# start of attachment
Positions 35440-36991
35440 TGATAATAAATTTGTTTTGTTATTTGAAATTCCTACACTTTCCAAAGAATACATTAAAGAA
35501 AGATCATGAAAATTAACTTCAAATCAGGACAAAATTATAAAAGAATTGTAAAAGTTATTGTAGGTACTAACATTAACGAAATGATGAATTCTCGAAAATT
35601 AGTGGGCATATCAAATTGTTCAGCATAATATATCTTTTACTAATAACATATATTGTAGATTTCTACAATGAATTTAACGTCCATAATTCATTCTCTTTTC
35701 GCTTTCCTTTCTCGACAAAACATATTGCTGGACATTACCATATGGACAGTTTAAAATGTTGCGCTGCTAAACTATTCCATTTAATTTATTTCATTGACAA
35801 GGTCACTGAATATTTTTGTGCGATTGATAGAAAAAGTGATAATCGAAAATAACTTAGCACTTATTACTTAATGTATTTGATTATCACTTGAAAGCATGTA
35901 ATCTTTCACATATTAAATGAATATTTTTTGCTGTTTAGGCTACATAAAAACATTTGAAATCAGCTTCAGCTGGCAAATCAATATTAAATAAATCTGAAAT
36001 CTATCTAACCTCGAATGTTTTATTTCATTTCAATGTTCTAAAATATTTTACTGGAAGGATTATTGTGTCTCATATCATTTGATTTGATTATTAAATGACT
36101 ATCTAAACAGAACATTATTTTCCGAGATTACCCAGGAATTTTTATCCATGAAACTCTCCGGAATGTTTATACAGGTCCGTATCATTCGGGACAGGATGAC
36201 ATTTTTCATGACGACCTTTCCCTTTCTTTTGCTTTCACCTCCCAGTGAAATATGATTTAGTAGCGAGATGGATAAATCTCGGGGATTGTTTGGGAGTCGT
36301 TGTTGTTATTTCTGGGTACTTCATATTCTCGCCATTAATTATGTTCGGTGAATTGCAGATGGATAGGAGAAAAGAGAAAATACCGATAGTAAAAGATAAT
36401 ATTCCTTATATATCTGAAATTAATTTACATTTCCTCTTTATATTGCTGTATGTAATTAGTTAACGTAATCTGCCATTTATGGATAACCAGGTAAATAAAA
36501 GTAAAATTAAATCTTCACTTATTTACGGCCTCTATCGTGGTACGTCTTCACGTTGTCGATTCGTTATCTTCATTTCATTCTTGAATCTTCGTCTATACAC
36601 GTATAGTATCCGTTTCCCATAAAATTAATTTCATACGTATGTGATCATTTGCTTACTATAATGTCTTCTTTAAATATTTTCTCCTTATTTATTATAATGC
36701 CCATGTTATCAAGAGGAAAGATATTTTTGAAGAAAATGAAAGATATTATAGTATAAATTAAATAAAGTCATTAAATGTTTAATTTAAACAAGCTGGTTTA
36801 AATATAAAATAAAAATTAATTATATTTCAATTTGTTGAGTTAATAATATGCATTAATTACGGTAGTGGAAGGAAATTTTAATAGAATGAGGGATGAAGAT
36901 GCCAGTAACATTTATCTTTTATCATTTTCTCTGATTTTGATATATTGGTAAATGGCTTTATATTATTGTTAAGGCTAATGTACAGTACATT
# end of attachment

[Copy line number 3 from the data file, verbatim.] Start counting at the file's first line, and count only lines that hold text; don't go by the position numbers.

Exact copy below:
35501 AGATCATGAAAATTAACTTCAAATCAGGACAAAATTATAAAAGAATTGTAAAAGTTATTGTAGGTACTAACATTAACGAAATGATGAATTCTCGAAAATT